In 1982 Martin and Karen Jones took over the reigns from Jan Bogstad and co-chaired WisCon 6. That year the convention ended its agreement with the UW-Extension. WisCon 6 and 7 were held at the Inn on the Park on the Capitol Square in downtown Madison where convention events and sleeping rooms were housed under one roof.
Another advantage of becoming independent of the University was that WisCon was able to take over maintenance of its membership database. Previously the UW-Extension had registered WisCon attendees and was unable to separate WisCon registration information from data generated by its other programs. Thus, in 1982, WisCon began keeping track of its attendees as well as taking control of its own budget.
Between 1982 and 1995, WisCon’s location shifted between downtown and suburban locations. WisCon 6 and 7 (1982 and 1983) were held downtown at the Inn on the Park. In 1984 WisCon 8 moved two blocks down the side of the Capitol Square to the much larger Concourse Hotel and Governor’s Club and remained there through WisCon 11 in 1987. At that time, new Concourse management bluntly informed the convention’s hotel liaison that it did not consider WisCon to be a suitable customer, i.e. WisCon attendees did not resemble the up-scale, government and corporate clientele it desired. However, WisCon had grown too large to return to the smaller downtown hotel, the Inn on the Park, and was forced to move to an outlying hotel on the southeast fringes of Madison. Thus WisCons 12 through 16 took place at the Holiday Inn Southeast, a sprawling, somewhat decrepit, 2-story hotel, with just one fast food restaurant within walking distance. Some attendees missed the accessible bookstores and restaurants available at the convention’s downtown locations. Other attendees appreciated the abundance of free parking and the suburban hotel’s pet-friendly policy. WisCon did return one year to the downtown Concourse Hotel in 1993 for WisCon 17, but was again refused a contract for the next year. WisCon 18 moved back, once again, to the Holiday Inn Southeast in 1994.
Despite the several rejections, many committee members continued to prefer a downtown location and believed that the Concourse facilities provided the best match for its convention. WisCon 19 finally did return to the Concourse Hotel and has been located there ever since. In 1995, WisCon negotiated a contract with the new management of the Concourse Hotel and developed an excellent, mutually appreciative working relationship, so positive and enduring that 11 years later WisCon 30 imposed an attendance limit of 1,000 rather than even considering a move to a larger hotel. WisCon attendees have also appreciated the Concourse’s central location, its layout and the staff’s friendly attitude toward members. WisCon surveys have recorded many attendees who declared the Concourse to be the “perfect convention hotel.”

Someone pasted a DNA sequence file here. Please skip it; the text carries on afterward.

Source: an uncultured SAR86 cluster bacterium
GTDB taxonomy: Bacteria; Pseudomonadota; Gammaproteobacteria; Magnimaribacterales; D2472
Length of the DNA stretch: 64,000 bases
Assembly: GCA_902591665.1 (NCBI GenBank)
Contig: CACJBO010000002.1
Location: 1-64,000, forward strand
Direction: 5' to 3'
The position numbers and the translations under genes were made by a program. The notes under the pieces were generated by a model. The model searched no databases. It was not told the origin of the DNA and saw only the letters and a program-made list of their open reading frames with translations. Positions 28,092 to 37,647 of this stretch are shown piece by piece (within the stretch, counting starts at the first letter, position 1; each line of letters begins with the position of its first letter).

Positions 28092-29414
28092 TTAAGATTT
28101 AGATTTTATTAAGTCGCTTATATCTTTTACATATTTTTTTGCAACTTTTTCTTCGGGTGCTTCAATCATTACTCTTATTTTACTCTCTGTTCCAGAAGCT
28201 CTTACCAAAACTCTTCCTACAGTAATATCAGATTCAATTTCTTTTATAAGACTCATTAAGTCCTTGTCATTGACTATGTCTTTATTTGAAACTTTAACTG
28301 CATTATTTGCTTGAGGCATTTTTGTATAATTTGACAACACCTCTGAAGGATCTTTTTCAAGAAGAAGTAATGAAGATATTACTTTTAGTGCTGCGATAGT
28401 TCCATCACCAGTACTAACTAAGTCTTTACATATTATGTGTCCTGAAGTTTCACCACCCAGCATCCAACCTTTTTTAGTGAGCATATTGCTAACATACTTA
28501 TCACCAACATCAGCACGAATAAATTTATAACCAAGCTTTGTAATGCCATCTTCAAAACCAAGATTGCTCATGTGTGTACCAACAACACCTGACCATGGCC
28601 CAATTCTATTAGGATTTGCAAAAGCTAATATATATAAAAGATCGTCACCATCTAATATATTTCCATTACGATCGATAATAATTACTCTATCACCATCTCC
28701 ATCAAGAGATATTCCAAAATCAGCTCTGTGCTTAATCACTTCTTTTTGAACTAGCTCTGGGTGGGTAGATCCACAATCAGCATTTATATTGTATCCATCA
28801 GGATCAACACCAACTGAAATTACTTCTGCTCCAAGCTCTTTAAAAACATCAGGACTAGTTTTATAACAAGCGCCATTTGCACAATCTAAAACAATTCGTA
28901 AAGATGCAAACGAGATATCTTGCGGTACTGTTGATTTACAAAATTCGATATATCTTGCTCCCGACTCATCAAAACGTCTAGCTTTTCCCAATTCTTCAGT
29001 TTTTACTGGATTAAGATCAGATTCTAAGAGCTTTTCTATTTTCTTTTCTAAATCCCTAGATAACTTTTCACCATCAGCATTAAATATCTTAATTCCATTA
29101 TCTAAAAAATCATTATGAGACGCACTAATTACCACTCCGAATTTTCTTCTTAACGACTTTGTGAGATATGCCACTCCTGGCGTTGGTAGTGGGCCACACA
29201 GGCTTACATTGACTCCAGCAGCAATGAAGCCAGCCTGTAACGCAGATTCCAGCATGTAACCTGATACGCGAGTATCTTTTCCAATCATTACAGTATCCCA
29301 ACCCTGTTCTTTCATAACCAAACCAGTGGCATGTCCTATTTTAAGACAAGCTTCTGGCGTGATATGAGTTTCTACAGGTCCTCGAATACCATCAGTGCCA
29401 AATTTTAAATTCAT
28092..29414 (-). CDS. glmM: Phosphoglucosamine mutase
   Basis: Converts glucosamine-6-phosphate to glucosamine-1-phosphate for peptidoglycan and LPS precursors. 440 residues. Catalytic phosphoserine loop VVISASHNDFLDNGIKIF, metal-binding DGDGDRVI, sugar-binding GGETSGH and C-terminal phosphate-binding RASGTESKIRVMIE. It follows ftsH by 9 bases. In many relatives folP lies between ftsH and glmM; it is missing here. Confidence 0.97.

WisCon Guests of Honor

WisCon has historically encouraged all attendees to nominate guests of honor, but has reserved voting rights for those who work on concoms. With a couple exceptions, all WisCon’s guests of honor were chosen by the previous year’s concom. Many WisCon decisions have been made on this basis: the group’s unwritten philosophy has been that, in order to survive, a volunteer organization must be run democratically, empowering those who do the work with the right to make decisions.
Not surprisingly, the percentage of women guests chosen as WisCon guests of honor, as compared to male guests, has exceeded any other convention’s record. This reflects a deliberate choice on the part of the early concoms who considered it WisCon’s mission to address the meager celebration of women in the field of science fiction. In view of the fact that WisCon was able to bill itself through most of its history as the world’s only feminist science fiction convention, WisCon concoms have persisted in their preference for women guests of honor.
The list of those honored by WisCon over the years includes a remarkable list of science fiction authors, artists, editors and fans.
WisCon 1, Katherine MacLean, Amanda Bankier
WisCon 2, Vonda N. McIntyre, Susan Wood
WisCon 3, Suzy McKee Charnas, John Varley, Gina Clarke
WisCon 4, Joan D. Vinge, David Hartwell, Beverly DeWeese, Octavia Butler
WisCon 5, Chelsea Quinn Yarbro, Don & Elsie Wollheim, Buck & Juanita Coulson, Catherine McClenahand, Steven Vincent Johnson
WisCon 6, Terry Carr, Suzette Haden Elgin
WisCon 7, Marta Randall, Lee Killough
WisCon 8, Elizabeth A. Lynn, Jessica Amanda Salmonson
WisCon 9, Lisa Tuttle, Alicia Austin
WisCon 10, Chelsea Quinn Yarbro, Suzette Haden Elgin
WisCon 11, Connie Willis, Samuel Delany, Avedon Carol
WisCon 12, R. A. MacAvoy, George R. R. Martin, Stu Shiffman
WisCon 13, Gardner Dozois, Pat Cadigan
WisCon 14, Iain Banks, Emma Bull
WisCon 15, Pat Murphy, Pamela Sargent
WisCon 16, Howard Waldrop, Trina Robbins
WisCon 17, Kristine Kathryn Rusch, Lois McMaster Bujold
WisCon 18, Karen Joy Fowler, Melinda Snodgrass, Jim Frenkel
WisCon 19, Barbara Hambly, Sharyn McCrumb, Nicola Griffith
WisCon 20, Ursula K. Le Guin. Special guest: Judith Merril
WisCon 21, Melissa Scott, Susanna Sturgis
WisCon 22, Sheri Tepper, Delia Sherman, Ellen Kushner
WisCon 23, Terri Windling, Mary Doria Russell
WisCon 24, Charles de Lint, Jeanne Gomoll
WisCon 25, Nancy Kress, Elisabeth Vonarburg
WisCon 26, Nalo Hopkinson, Nina Kiriki Hoffman
WisCon 28, Patricia McKillip, Eleanor Arnason
WisCon 29, Gwyneth Jones, Robin McKinley
WisCon 30, Kate Wilhelm, Jane Yolen
WisCon 1 scheduled a mere 10 panels in 2 days, and only three events were specifically described as feminist or concerned with the writing of women SF authors: Gomoll’s panel “Alice through the Looking Glass of SF: the Feminist SF Panel,” Bogstad’s panel “Political Issues in Science Fiction,” and the Guest of Honor speeches delivered by Katherine MacLean and Bankier.